There are several things that you must do if you want to sell your vehicle privately in Alberta or Canada. First and foremost, you’ll need to buy a Used Vehicle Information Package that you will eventually provide to the buyer.
You’ll also need to make sure that there are no liens on your vehicle and that the VIN matches the number on your ownership document. And finally, you’ll want to complete a signed Bill of Sale. But what exactly is a signed bill of sale?
What is a Bill of Sale in Alberta?
In Canada, you’ll need to fill out a bill of sale before you can transfer ownership of your vehicle to another person. This bill will contain pertinent information about the buyer and the seller (name, address, etc.) and relevant information about the vehicle being sold.
You will need to record the following information about your vehicle on the bill of sale:
- Body Color
- VIN Number
- Odometer reading
You will also need to include the amount that the vehicle was sold for and any special conditions of the sale (how it’s being paid for, any liens, etc.). Both the buyer and the seller will then sign the Bill of Sale before the sale is considered final.
Is a bill of sale required in Alberta?
The simple answer is yes! If you intend to purchase a vehicle, you must produce the original bill of sale in order to register a vehicle in Alberta.
Why Do I Need a Bill of Sale?
Your Bill of Sale is a legally binding document that serves a dual purpose. Firstly, it confirms that the vehicle’s ownership has been transferred from one person to another.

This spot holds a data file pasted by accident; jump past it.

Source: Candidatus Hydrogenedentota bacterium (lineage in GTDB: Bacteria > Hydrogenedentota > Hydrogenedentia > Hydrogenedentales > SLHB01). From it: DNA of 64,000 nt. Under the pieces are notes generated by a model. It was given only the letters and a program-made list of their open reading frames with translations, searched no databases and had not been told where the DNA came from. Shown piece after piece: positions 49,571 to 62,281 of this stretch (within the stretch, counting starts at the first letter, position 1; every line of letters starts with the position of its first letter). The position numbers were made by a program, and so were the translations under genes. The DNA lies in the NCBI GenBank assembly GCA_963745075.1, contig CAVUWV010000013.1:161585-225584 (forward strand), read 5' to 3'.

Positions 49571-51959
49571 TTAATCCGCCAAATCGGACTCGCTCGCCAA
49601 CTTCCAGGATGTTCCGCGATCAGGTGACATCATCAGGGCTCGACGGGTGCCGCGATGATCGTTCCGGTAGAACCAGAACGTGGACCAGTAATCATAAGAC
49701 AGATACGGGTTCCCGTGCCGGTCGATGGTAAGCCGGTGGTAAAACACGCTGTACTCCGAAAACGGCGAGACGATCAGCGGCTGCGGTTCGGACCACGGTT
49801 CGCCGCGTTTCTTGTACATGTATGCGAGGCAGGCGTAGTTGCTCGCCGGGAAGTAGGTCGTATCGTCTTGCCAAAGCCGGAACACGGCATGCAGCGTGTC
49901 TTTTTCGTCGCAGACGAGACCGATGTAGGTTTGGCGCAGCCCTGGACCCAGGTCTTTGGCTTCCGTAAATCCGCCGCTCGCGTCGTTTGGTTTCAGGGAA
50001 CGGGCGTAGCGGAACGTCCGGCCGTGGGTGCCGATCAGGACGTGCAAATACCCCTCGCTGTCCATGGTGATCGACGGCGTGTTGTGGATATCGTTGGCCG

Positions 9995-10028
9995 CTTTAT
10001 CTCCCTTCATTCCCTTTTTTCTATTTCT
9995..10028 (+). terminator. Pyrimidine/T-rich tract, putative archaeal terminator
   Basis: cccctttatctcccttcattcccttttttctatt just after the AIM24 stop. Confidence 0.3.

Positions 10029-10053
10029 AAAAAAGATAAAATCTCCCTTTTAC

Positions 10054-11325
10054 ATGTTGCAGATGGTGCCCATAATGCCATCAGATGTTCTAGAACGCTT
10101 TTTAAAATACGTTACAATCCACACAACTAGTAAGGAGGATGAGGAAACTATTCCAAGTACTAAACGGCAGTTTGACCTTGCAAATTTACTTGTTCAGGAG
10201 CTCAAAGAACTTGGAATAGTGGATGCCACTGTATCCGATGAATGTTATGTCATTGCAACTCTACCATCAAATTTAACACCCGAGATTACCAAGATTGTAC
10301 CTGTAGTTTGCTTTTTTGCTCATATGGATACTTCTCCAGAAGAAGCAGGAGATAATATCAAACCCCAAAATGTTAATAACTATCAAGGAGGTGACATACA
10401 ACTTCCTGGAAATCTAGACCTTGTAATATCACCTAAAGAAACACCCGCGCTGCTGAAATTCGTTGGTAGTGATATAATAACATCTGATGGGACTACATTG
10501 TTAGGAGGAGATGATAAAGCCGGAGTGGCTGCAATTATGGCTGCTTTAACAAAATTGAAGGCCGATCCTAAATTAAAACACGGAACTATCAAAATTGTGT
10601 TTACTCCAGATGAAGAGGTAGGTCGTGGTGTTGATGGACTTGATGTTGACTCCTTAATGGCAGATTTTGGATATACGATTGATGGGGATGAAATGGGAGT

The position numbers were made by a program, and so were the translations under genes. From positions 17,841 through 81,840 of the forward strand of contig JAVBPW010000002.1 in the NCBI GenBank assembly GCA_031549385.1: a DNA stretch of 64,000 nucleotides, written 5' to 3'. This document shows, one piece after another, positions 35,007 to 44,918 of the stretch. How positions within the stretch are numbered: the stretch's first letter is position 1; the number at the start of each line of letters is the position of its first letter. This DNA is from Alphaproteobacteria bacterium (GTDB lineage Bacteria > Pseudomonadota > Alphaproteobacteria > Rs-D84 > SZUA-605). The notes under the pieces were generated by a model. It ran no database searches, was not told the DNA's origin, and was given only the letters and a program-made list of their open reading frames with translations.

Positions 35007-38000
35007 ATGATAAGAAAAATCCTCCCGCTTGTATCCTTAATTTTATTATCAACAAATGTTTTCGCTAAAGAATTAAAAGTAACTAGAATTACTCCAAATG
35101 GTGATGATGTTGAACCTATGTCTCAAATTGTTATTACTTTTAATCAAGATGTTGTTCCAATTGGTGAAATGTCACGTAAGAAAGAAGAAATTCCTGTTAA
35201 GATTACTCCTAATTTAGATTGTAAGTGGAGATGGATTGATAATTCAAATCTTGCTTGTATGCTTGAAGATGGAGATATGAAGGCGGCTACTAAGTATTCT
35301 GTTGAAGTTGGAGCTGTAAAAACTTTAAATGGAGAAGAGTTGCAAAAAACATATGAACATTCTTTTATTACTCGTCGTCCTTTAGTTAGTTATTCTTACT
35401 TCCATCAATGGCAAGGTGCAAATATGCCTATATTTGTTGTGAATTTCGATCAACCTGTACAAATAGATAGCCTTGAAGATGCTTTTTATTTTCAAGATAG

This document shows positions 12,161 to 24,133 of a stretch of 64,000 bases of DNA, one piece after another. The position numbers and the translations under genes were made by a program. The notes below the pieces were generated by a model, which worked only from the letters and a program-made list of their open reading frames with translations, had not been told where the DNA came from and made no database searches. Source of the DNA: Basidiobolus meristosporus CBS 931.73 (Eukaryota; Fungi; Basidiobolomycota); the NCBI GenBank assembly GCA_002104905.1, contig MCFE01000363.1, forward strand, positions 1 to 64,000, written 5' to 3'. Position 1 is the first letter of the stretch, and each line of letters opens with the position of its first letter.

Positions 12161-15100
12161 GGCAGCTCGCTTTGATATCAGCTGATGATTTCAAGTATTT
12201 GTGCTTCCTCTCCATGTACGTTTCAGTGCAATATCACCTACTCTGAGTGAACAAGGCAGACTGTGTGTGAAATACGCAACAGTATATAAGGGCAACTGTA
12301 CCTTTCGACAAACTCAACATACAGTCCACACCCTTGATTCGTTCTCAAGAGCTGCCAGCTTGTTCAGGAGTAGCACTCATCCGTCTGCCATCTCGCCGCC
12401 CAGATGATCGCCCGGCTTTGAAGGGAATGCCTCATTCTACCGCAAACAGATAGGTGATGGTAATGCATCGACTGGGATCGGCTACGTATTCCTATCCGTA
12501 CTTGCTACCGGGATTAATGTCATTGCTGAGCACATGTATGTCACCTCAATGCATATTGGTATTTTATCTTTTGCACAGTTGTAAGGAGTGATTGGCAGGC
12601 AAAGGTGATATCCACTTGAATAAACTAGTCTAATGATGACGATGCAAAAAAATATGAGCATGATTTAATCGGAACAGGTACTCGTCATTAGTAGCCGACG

In this sense, it serves as a binding contract between the two parties involved. If there is ever a future dispute between the two, the Bill of Sale can act as evidence in court.
Bills of Sale are also commonly used for official purposes. For example, you may need one to register a boat or other vehicle.
What if I own an Automotive Business?
If you own an Automotive sales business, you still need to fill out a bill of sale; it will just be more comprehensive than a regular Bill of Sale. It’s known as a “Comprehensive Bill of Sale.”
In addition to the standard buyer and seller information, you will also have to include additional information regarding the vehicle.
An Automotive Bill of Sale must include:
- Date of delivery
- A list of all applicable fees and when they are to be paid (inspection fees, transportation fees, licensing fees, etc.).
- A list of all extra equipment being sold with the vehicle
- Any down payments made on the vehicle, as well as the remainder owing.
- List of free incentives provided with the vehicle
- Any information regarding a credit agreement
- A complete history of the vehicle including odometer reading, fitness assessments, previous use, history, and condition of the vehicle.
Additional information will need to be included if the buyer of the vehicle is trading in another vehicle to purchase the new one.
Where can I get a Bill of Sale in Alberta?
If you need a Bill of Sale in Alberta, you can download and print one directly online from the Alberta website. These Bills of Sale are quick, easy to use, and are very straightforward in what needs to be included.
With that being said, you don’t have to have a professional Bill of Sale in your hands to draft one up. Like most legal documents, a handwritten bill of sale is just as legally binding as a professional one.
As long as your document contains all of the necessary information, you can create your own Bill of Sale too.
Can I back out of a deal once the Bill of Sale has been signed?
Unless you have an additional policy that states that you can back out of the deal, then a Bill of Sale is final, and you may not back out. The only way that a Bill of Sale can be voided is if both parties (the buyer and the seller) agree to dispose of it.
With that being said, even if both parties are under agreement to cancel the sale, the seller can still keep any deposits that have been made.
In conclusion, if you are buying or selling any type of vehicle in Canada or Alberta, you’ll need to fill out a Bill of Sale. This bill of sale is designed to protect you and the other party should a disagreement occur in the future.